To Know: The first assessment is 95% graded and you’ll get detailed solutions back, and then I’m happy to chat about the (unintionally) hard counting problem that was in there! Another day or two.
Play with the Big-O notation interactive (I think it’s fixed again now). In particular, read the text at the top of the page — it suggests a few small exercises. You need to click away from a box after changing something to get the graphs to update.
Please Read Section 3.6 (skipping 3.6.1 if you like) and 3.7 of your textbook. Please read actively.Everything here is considered part of the material we have covered. The book takes a somewhat different approach to the modular arithmetic, so this is at once the same material we have been covering, and a different take on it. One thing that is new and we will come back to, is the formula for Euler’s phi-function. The book does it depending on the chinese remainder theorem, which we haven’t covered yet, so you can skip the justification, but it is nice to look at and be able to use the formula. The rest should look like a bit of a remix of things we’ve seen. Take the time to line it up, conceptually, with the things we’ve seen (particularly the “sum-up” from the last lecture).
To hand in:
(1) Use the formula for Euler phi from the book to compute phi(15) and phi(45), showing your work.
(2) Tell me three things you learned from the reading.
To Know: If you want/need an “invite link” for the ebook version of the text, it is now listed in canvas on the main page. You shouldn’t need this, but you may find it useful if you bought the ebook version. It allows you to use a special editor for reading your purchased ebook.
To Know: On canvas, you currently have access to Chapters 2, 3 and 7. Chapter 3 has background on modular arithmetic (but without much explanation/intuition). Chapter 7 is about discrete log.
Today’s daily post is a series of exercises.
Compute 2^10223 modulo 101 by hand, showing your work (this shouldn’t be laborious). Hint: use the fact that 101 is prime to reduce the exponent with respect to a known modulus, then use repeated squaring.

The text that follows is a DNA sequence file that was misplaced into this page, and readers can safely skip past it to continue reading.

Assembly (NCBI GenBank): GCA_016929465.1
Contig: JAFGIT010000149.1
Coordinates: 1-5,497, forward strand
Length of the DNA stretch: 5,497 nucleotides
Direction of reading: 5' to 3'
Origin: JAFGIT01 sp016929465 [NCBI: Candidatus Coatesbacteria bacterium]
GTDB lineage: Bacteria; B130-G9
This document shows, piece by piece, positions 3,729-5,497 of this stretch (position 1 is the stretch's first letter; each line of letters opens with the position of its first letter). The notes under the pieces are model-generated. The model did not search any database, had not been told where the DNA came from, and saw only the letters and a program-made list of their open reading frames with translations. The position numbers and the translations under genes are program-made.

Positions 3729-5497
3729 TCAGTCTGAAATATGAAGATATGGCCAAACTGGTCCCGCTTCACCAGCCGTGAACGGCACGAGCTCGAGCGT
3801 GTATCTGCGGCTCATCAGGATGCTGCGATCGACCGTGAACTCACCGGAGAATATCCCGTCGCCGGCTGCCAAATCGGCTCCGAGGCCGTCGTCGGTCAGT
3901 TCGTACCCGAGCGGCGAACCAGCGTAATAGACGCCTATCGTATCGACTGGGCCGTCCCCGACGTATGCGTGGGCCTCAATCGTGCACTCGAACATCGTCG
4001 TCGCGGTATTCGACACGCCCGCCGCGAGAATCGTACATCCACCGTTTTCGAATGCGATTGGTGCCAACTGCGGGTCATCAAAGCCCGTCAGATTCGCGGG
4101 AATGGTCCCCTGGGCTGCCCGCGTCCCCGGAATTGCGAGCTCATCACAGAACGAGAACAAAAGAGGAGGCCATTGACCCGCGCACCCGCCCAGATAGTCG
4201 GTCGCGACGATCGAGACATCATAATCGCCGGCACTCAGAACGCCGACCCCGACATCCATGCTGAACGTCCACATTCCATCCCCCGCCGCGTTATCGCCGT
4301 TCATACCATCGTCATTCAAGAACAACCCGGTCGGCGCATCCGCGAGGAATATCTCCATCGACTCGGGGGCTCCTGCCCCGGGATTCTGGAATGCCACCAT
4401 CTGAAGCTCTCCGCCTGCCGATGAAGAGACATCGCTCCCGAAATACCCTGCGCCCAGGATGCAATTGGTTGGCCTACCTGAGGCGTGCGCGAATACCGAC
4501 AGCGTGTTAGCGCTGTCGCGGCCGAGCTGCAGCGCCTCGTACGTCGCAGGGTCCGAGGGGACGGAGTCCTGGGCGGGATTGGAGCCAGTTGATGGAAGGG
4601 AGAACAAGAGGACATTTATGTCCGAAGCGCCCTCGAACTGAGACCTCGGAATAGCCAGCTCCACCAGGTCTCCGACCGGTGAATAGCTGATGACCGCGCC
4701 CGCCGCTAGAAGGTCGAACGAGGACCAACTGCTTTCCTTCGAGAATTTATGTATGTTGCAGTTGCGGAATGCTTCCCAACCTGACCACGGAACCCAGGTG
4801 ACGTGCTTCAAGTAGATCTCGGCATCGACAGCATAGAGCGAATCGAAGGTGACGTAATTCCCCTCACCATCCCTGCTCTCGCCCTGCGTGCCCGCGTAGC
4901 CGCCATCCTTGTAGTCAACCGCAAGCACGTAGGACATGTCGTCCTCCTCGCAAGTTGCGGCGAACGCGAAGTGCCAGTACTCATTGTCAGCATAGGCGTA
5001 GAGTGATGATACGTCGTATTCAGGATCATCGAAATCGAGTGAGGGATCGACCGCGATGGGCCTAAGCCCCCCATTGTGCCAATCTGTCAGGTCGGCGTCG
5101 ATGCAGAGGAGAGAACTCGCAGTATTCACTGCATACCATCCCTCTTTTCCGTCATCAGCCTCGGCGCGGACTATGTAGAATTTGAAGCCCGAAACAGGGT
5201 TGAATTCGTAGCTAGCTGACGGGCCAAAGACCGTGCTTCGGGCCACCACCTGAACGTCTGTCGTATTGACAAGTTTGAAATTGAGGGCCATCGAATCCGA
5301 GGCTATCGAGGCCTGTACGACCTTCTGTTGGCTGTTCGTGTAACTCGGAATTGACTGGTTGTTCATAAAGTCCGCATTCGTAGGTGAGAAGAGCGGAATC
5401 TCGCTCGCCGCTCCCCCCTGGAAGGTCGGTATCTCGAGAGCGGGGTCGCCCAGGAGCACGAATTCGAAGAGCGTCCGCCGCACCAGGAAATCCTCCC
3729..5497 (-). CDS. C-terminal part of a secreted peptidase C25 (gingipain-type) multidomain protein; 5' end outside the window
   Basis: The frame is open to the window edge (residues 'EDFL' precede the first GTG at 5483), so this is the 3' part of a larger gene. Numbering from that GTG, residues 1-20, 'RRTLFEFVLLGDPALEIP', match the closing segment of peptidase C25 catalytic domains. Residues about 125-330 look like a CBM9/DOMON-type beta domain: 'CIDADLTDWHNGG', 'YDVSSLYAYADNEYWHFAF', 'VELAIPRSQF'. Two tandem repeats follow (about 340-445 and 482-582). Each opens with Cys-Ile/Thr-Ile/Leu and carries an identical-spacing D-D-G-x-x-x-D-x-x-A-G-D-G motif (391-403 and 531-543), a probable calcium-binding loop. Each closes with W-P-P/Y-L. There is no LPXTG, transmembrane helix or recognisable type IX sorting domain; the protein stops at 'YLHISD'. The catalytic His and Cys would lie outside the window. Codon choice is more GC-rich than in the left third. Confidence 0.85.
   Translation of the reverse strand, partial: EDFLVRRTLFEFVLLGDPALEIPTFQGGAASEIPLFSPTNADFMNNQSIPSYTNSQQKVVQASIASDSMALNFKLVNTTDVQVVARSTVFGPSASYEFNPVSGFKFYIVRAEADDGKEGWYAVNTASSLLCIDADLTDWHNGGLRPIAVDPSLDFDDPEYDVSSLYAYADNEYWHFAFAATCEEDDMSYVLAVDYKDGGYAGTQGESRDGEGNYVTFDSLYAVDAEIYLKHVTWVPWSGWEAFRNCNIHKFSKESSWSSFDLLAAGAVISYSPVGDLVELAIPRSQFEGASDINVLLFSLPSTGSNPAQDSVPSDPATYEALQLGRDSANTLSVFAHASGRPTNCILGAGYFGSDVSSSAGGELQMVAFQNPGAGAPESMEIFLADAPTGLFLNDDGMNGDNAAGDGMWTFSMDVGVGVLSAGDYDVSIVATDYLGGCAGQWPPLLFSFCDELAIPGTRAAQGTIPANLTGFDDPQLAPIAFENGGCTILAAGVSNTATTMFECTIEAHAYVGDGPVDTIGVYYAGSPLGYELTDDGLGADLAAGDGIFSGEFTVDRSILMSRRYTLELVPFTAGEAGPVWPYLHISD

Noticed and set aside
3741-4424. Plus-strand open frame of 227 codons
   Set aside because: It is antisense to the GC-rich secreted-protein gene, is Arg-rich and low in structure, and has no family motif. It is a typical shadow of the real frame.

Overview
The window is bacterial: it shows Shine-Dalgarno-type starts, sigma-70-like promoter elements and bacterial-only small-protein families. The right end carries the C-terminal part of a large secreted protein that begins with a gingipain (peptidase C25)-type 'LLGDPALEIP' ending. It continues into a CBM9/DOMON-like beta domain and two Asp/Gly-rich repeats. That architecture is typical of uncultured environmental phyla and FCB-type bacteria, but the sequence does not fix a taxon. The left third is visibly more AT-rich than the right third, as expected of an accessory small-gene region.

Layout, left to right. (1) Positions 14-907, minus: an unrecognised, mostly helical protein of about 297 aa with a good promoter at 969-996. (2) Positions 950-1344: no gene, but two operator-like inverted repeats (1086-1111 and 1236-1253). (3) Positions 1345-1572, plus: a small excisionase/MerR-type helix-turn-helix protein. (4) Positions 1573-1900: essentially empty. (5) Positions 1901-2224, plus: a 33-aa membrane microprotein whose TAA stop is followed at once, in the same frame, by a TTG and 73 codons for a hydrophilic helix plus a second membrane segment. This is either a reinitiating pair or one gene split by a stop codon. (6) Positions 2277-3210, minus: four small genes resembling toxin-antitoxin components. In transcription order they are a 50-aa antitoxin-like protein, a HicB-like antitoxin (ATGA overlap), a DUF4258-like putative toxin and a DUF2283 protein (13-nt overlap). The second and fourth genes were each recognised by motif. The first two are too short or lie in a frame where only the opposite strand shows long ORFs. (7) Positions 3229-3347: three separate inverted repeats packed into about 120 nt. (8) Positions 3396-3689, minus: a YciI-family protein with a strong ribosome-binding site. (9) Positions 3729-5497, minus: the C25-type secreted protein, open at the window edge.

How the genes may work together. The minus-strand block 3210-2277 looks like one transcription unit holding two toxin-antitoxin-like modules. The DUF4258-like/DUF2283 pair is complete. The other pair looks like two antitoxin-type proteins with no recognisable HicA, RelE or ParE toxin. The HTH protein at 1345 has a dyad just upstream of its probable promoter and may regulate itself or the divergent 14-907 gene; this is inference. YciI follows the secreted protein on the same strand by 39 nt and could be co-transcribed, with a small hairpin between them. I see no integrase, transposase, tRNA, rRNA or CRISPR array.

These next ones go together (do these by hand):
What is the multiplicative order of 7 mod 4?
Compute 7^7 mod 4 by hand (hint: use above)
Compute phi(10) (that’s Euler phi function).
What is the multiplicative order of 7 mod 10?
What is the last digit of 7^(7^7)?
Use Sage to compute 2^110 modulo 111. Based on the answer, tell me why you can conclude 111 is not prime.
Here’s another multi-stage problem:
Ask Sage to do this: p = next_prime(10); p This computes the next prime after 10.
Next, in the next cell, ask Sage to do this: Mod(3,p)^(p-1) Explain the result.
Next, in the next cell, ask Sage to do this: Mod(3^(p-1),p) Explain the result.
Next cell, ask Sage to do this: p = next_prime(10^240); p This is a much bigger prime, and it takes Sage a moment to find it.
Next, in the next cell, ask Sage to do this: Mod(3,p)^(p-1) Explain the result.
Next, in the next cell, ask Sage to do this: Mod(3^(p-1),p) Explain the result.
Revisit the algorithm you created for the last problem: finding the discrete logarithm of h modulo p, with respect to primitive root g. If you didn’t succeed at creating this algorithm, take a look at my solutions.
Now modify this algorithm so that it computes random powers of g until it happens to hit h. Have it output the total number of random guesses it needed to make before it hit h. You might want to use the Sage function randint(L,H) which returns a random integer between L and H inclusive.
Run a series of tests for different size prime p (the modulus), and various h. Note: you can find a primitive root mod p using the Sage command primitive_root(p). Make a conjecture as to the expected number of random guesses before finding h.
To hand in online: some evidence of your work above (e.g. sage code/data & guess and/or by-hand inverse computation examples).
To Know: Please use PDF, PNG or JPG formats to upload files to canvas dropboxes. Don’t ZIP or compress files. Multiple files are fine. Please make sure they are readable. There are apps like CamScanner that turn photos into nice high-contrast PDFs.
To Know: Sorry I haven’t gotten to the “biggest number” thing yet, I promise we will! 🙂
Spend a bit more time with the last daily task exercises if you had trouble with it — in particular, contact me for some personal help and advice if needed. I think for some this was quick, but for others Sage was frustrating and I’d like to help.
To hand in today: a check-in. Just a quick note about how the course is going for you and if you are frustrated/happy or have any particular concerns. A sentence or two suffices.
Don’t forget your Module 1 assessment (classical crypto and intro to modular arithmetic) is due on Monday. You’ll find it in canvas; take home test style.
To Know: You may want to use the Sage Sandbox (you can always find a link at left) for quick computations with Sage that you don’t need to save. No login required.
To Know: If you are interested in learning LaTeX, the awesome software for typsetting mathematics, read on. It’s got a little learning curve at the beginning, but I’ve designed an intro video + 45 minute self-study worksheet that I use in classes (traditionally in the computer lab, where I do the intro bit live). Click here to do it!